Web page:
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Portia's speech, but no pound of flesh

Published:Sunday | January 13, 2013 | 12:00 AM

Orville Taylor, Contributor

"The quality of mercy is not strained. It droppeth as the gentle rain from heaven upon the place beneath. It is twice blest ... ."

You might not have recognised it, but that is the beginning of Portia's speech. Of course, it is the original Portia from the Shakespearean drama, The Merchant of Venice. In that play, a Jewish moneylender had loaned funds to a merchant, with the distinct condition that if there was forfeiture in payment, he would pay him a pound of flesh.

The heroine, Portia, successfully dressing and passing for a man, took the place of a judge and administered justice when Shylock, the Jew, literally was demanding his chunk of meat because the debt wasn't settled on time. Because the Jew had not shown mercy when he could have, even though the merchant had failed and the debt was still owed, he ended up losing all.

Over the past two weeks, we evaluated the Government, and unapologetically, I, along with others, gave it a failing grade for the first-year performance. Prime Minister Portia Simpson Miller herself got an FA, which is the grade a student receives if he or she does not present himself or herself for an examination or fails to turn in coursework at the required time. The first paper was set in 2012, and she had several opportunities to submit it for grading, but didn't.

Last Sunday's address to the nation was the most recent in historic or fabled speeches by a Portia. In truth, it is difficult to give a passing grade to a candidate who turned in the paper late. For me, that was the major problem with the address. To a country that had had stakeholders, academics, and detractors lamenting her lack of visibility over the past year, the speech came a little too late.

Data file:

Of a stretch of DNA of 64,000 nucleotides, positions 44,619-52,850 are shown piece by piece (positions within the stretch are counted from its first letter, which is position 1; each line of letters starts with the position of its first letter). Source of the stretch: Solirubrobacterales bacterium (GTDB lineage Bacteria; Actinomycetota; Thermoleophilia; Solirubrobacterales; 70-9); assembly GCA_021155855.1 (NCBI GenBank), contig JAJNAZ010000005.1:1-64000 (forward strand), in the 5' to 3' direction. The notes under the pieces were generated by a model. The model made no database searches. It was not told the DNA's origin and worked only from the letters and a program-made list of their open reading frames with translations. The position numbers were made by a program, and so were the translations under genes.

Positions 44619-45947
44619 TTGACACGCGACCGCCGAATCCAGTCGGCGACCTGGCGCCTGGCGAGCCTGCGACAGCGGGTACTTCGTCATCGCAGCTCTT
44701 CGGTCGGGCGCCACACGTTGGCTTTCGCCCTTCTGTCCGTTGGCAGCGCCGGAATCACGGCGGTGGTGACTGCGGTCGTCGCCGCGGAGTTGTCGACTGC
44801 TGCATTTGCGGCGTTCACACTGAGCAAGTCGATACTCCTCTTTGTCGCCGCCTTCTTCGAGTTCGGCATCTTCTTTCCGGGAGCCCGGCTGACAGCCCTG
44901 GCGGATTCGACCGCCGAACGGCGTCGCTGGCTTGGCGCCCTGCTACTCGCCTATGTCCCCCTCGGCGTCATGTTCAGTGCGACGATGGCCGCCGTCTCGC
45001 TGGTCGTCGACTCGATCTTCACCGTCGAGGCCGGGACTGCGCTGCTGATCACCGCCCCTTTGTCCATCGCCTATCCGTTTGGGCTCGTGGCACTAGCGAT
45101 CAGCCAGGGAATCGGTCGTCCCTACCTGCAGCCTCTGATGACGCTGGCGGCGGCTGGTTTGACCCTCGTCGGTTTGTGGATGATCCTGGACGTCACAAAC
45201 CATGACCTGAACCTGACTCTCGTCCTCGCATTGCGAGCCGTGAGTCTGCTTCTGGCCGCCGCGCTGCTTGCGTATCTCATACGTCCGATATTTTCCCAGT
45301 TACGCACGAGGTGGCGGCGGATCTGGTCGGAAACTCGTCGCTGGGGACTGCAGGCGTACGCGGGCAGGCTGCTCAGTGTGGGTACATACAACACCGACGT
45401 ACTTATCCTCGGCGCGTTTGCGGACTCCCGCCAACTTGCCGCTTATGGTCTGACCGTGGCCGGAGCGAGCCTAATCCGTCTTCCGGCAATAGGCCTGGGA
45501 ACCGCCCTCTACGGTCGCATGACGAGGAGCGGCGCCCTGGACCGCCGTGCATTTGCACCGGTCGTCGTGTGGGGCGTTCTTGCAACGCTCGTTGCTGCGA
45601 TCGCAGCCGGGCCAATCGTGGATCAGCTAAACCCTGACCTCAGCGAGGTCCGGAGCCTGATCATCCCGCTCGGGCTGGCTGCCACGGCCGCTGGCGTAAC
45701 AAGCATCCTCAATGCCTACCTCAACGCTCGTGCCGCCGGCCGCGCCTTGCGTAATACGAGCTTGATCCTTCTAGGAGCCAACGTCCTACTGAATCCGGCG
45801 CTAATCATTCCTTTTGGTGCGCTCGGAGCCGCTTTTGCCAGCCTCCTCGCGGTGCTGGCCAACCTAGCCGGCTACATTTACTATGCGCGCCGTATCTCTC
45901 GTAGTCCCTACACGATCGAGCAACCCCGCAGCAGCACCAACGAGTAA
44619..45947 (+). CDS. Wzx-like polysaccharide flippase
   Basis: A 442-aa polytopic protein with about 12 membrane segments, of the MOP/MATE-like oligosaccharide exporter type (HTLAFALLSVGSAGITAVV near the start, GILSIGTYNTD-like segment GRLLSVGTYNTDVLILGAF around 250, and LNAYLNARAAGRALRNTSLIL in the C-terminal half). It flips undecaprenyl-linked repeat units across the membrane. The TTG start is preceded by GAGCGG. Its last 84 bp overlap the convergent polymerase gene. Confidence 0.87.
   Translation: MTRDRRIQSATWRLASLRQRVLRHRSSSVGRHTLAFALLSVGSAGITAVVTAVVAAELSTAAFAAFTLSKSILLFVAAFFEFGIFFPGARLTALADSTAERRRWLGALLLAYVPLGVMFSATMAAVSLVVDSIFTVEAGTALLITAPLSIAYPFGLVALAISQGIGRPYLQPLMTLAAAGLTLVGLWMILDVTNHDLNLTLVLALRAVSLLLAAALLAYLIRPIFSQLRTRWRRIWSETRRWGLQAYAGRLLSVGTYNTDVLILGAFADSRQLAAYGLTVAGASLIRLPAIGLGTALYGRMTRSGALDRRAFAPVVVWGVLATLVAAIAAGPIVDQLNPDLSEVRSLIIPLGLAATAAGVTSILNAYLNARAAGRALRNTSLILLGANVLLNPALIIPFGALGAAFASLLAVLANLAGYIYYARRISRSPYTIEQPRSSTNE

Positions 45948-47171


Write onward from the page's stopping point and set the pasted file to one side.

Nonetheless, unlike the Private Sector Organisation of Jamaica (PSOJ) and the Jamaica Labour Party (JLP), which is still in election mode, there is no need here to seek the pound of flesh. True, the speech was ordinary. But we all know that the prime minister is at her best when doing demagoguery and firing up supporters. Charisma does not have much place in addressing issues of a deeply technical nature such as the state of the economy. The question is, did she tell us anything?


Doubtless, the biggest failing and disappointment has been the lack of clarity regarding the negotiations with the International Monetary Fund (IMF). Saying, "We are committed to pursuing sound macroeconomic policies, not as a condition imposed by the International Monetary Fund, but as the only way out of our economic underdevelopment. We know that economic growth requires economic discipline, and we are prepared to exercise that discipline in the interest of our people ... ," is good rhetoric, but left us knowing nothing.

Naught was directly said as to the overall macroeconomic philosophy or the direction the Government is going to take and what the concrete deliverables are. After all, how can the prime minister simply shrug off the fall in an important variable such as the net international reserves (NIR), with a corny play on words about the reserve of the people: "The net international reserves also dipped, but not our reserve of courage, determination and resilience in the face of the international economic environment and domestic challenges."

If this were an essay in my developmental studies class, the student would be asked to rewrite, because one needs to know why the NIR declined and how it is going to be replenished. However, if it were creative writing, she would get an A.